While President Donald Trump has a reputation for glossing over inconvenient truths, when it comes to building a wall with Mexico, he appears to have overlooked the blindingly obvious. He says it will be simple bookkeeping to make Mexico pay for the wall.
Although the President has come out with wildly different estimates for the exact price of the wall, it will almost certainly turn out to be greater than his present claim of $10 billion. Since a mere 650 miles of fence has already cost $7bn the calculations from the current experts who have oversight of barrier as a mere fence, more than 1000 miles of a much more costly wall is hardly going to cost $10bn at today’s prices regardless of whatever way it is calculated.
Ali F Rhuzkan, a structural engineer based in New York, is quoted saying that a 1,900-mile wall – seemingly Trump’s original plan – would require about 339 million cubic feet (12.5 million cubic yards) of concrete – which turns out to be three times that involved in building the Hoover Dam, a single localized site. Other estimates say less than this will be required but since the description of the wall has changed many times over the last month it is had to be sure. But thus far the calculations appear to have been assuming the costs are in construction. Since the proposed wall criss-crosses many privately owned properties the legal costs in gaining the necessary permissions and for that matter the prospect of years of litigation would give experienced contractors pause for thought.
In practice some sections of the wall would be much more expensive particularly where the ground is unstable or in the case of the Rio Grande where the wall has to cope with periods of serious flooding. The BBC has reported that virtually all the engineers they have been able to locate for an opinion seem to quote considerably more than twice Trump’s claimed estimate. If they are correct Trump will face considerable embarrassment further down the track when the figure negotiated with the Senate and Congress turns out to be based on a serious misjudgement.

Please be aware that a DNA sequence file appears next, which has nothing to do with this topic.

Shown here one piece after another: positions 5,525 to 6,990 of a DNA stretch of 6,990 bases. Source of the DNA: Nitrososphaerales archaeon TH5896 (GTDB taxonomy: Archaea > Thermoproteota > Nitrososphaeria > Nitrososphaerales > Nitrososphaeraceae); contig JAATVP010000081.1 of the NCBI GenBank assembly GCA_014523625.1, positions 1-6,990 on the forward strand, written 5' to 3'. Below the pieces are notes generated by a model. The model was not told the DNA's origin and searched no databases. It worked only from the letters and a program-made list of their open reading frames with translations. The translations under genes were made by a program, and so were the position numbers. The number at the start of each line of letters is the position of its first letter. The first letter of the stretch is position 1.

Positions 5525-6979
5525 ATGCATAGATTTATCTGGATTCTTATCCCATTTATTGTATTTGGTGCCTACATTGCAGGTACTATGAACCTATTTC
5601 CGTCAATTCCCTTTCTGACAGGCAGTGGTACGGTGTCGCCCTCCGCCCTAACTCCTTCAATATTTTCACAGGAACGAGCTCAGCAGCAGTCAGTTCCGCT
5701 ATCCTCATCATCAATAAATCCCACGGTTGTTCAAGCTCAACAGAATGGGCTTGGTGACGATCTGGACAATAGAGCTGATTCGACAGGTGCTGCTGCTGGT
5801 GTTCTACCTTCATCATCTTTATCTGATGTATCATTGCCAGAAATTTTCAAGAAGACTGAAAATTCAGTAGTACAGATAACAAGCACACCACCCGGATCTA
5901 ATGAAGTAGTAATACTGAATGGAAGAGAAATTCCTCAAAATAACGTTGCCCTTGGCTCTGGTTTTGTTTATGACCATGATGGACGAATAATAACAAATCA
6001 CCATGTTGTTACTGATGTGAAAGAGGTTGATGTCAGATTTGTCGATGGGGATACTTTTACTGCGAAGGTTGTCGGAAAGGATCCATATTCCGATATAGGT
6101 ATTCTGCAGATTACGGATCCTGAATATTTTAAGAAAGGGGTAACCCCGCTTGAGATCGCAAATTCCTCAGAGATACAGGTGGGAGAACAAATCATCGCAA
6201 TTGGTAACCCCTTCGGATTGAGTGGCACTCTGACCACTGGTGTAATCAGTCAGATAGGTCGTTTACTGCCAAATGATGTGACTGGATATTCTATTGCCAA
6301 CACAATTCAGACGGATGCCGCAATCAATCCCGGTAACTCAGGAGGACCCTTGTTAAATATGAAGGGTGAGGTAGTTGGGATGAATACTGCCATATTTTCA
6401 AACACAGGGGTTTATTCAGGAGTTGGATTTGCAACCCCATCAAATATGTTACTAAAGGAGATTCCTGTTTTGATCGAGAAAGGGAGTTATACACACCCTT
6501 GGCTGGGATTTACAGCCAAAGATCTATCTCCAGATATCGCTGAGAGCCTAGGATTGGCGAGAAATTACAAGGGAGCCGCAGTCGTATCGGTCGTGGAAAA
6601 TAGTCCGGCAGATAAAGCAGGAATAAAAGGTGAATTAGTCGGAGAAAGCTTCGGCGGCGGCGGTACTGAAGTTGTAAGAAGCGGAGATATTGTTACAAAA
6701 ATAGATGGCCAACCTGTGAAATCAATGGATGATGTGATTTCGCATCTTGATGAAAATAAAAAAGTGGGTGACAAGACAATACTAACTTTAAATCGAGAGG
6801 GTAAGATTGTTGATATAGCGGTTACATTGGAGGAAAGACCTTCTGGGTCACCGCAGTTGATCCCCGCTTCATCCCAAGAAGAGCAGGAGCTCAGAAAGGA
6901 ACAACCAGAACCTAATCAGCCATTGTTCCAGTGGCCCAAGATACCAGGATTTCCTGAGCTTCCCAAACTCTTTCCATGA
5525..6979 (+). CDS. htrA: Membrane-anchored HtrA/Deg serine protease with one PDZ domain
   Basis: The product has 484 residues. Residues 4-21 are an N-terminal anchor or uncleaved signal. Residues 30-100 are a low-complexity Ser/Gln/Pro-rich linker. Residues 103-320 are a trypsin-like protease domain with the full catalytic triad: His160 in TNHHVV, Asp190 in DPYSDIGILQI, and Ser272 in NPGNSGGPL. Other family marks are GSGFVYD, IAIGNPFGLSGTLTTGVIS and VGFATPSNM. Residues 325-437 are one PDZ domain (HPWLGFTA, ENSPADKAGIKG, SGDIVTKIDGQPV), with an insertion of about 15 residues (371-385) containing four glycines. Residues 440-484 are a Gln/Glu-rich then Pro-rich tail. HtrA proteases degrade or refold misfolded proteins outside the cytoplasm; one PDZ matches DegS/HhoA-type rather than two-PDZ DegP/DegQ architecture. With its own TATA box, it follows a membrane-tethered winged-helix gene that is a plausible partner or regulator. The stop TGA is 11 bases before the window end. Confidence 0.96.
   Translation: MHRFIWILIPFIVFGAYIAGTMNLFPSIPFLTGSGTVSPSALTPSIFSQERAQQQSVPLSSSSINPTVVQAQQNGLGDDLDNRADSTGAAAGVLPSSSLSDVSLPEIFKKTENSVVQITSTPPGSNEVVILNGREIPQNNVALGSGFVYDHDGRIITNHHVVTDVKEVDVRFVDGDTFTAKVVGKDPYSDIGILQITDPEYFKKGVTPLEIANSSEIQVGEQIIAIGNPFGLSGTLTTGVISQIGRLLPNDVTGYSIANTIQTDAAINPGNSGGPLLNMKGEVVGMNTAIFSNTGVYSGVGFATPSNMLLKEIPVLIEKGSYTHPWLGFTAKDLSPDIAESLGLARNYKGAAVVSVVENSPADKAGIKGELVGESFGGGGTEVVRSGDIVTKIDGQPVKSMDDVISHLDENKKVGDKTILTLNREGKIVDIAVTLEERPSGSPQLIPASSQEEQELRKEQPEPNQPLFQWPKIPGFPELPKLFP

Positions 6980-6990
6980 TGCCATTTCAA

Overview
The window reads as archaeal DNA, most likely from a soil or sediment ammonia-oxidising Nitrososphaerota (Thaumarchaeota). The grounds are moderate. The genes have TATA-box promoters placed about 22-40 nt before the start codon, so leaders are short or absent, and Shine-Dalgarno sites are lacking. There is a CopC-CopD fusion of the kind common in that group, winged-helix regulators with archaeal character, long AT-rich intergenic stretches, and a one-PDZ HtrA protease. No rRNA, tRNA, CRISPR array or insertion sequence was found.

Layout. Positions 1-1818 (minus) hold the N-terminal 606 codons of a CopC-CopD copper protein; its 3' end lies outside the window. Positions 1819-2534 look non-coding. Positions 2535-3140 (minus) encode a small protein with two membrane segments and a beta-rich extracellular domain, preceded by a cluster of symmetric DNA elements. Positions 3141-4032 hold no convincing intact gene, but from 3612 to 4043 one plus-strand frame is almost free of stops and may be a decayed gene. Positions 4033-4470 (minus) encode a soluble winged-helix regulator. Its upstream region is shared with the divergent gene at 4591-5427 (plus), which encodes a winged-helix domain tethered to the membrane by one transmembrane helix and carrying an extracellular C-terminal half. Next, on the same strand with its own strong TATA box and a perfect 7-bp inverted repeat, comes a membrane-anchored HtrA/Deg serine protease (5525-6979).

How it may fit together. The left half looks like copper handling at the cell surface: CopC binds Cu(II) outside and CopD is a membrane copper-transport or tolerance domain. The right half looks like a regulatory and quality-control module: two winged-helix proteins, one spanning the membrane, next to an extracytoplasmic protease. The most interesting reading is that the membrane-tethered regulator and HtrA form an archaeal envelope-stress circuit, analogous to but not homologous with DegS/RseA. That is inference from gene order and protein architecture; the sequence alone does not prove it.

One further complication is that despite past calculations for large concrete structures in that part of the world ( unofficially) they have included factoring in illegal migrant labour. In this instance it is hardly likely that even a Trump led government could sanction building a wall built with illegal labour when a key purpose of the wall is to keep illegal labour out. According to Trump all the US may need to do is deduct this ever shifting price of the wall from the substantial annual aid package the US presently makes available to Mexico as an annual grant.
Another of his suggestions is that the US could put a substantial tariff on the goods coming to the US from factories in Mexico. Some British economists have predicted that the logical Mexican answer would be to start removing the substantial tax benefits currently being earned by US investments in Mexico which even in 2013 were over $100bn.
A further irony there is that the more expensive cross border goods from Mexico would be ultimately paid for by US consumers who thereby indirectly pay for the wall. And what of the poor who already have the legal right to live in the US. Relocating the factories to US soil where there is not ability to attract cheap labour must surely increase the price of the goods.
The consumer is expected to pay this increase…so who does that hurt?